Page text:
European Union representatives have reportedly reached agreement on new legislation to improve energy efficiency.
The draft Energy Efficiency Directive, which still need to be signed off by the 27 member states, is likely to commit the region to an energy efficiency target of a 15-17% improvement, down from the original proposal of a 20% target.
According to Reuters reports, it was the UK – which claims to have the greenest government yet – that pushed for a weakening of one of the central clauses of the Directive, to require utilities to deliver energy savings.
The original proposal called for a commitment for energy companies of 1.5% of annual sales, which the UK drove down to 1%, also adding a clause allowing savings from future and past years to be taken into account.
But Energy Minister Charles Hendry said in a statement:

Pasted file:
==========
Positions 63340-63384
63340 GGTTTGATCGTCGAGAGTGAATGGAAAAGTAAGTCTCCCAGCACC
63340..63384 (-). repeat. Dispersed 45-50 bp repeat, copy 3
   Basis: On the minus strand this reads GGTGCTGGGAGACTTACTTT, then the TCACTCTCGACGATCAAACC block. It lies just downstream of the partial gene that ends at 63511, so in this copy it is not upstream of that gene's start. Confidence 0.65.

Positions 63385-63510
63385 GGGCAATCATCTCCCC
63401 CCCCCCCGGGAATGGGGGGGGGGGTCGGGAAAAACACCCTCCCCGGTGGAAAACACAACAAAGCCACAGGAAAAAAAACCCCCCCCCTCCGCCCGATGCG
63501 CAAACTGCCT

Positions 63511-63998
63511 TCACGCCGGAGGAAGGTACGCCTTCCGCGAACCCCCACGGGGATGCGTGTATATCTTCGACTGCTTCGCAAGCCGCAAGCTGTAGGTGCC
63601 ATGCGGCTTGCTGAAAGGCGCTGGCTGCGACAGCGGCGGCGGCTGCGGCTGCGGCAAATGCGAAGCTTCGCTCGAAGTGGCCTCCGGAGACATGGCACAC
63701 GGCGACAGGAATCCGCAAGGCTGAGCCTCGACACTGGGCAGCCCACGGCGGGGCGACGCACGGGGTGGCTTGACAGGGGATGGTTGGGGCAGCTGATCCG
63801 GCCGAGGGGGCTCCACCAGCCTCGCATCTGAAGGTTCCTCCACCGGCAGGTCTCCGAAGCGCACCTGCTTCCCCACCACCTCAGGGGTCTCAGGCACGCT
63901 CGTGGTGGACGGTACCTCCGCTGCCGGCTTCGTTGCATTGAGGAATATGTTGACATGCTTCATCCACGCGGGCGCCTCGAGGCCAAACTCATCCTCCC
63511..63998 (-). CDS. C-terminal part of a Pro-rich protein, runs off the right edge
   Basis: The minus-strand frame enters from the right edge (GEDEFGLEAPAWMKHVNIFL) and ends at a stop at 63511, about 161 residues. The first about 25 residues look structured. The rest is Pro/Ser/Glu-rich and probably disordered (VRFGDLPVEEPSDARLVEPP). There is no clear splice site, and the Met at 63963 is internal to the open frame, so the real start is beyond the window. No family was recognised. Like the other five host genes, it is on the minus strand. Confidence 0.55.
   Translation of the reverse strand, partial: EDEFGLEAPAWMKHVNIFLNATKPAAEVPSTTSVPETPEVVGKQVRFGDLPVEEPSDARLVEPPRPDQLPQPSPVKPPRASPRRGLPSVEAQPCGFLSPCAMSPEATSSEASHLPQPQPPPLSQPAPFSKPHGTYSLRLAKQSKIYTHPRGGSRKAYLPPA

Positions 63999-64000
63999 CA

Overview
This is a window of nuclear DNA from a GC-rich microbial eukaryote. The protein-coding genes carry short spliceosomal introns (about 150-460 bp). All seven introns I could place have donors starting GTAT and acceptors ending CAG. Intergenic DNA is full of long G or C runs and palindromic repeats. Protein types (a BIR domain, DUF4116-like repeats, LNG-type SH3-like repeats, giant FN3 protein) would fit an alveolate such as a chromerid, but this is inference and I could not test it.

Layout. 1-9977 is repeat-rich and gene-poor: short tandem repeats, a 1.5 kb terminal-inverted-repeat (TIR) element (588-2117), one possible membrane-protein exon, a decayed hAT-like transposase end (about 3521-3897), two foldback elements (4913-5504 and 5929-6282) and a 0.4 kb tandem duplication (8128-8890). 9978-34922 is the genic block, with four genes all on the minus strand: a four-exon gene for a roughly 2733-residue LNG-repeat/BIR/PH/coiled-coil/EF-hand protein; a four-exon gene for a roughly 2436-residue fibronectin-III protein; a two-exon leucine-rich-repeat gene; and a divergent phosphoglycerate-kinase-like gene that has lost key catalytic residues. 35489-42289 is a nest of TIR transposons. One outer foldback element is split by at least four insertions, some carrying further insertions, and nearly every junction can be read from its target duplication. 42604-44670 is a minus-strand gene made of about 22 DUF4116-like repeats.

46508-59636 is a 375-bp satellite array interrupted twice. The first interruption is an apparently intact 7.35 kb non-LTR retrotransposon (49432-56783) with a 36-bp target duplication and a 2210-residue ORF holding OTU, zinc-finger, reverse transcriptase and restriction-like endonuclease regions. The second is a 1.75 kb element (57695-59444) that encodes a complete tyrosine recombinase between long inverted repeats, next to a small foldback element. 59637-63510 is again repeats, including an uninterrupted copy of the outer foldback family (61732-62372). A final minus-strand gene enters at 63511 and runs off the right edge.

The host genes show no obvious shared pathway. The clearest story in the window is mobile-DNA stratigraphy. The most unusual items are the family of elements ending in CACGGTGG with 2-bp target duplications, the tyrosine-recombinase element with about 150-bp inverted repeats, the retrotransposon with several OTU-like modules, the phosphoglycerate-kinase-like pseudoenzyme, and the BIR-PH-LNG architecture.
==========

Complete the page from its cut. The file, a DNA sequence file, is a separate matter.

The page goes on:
“The UK has to date supported Danish efforts to secure a deal provided that there is sufficient flexibility to take account of member states’ individual circumstances.”
However, without the new requirement, the EU is only likely to achieve a 10% improvement in energy efficiency by 2020.
Europe to set course towards a green economy (11-Jun)
EC calls for coordinated approach to renewables (8-Jun)
Business leaders call on EU to redouble green growth efforts (3-May)
EU must take action to reduce its environmental footprint (23-Apr)
Article source: http://www.energyefficiencynews.com/i/5181/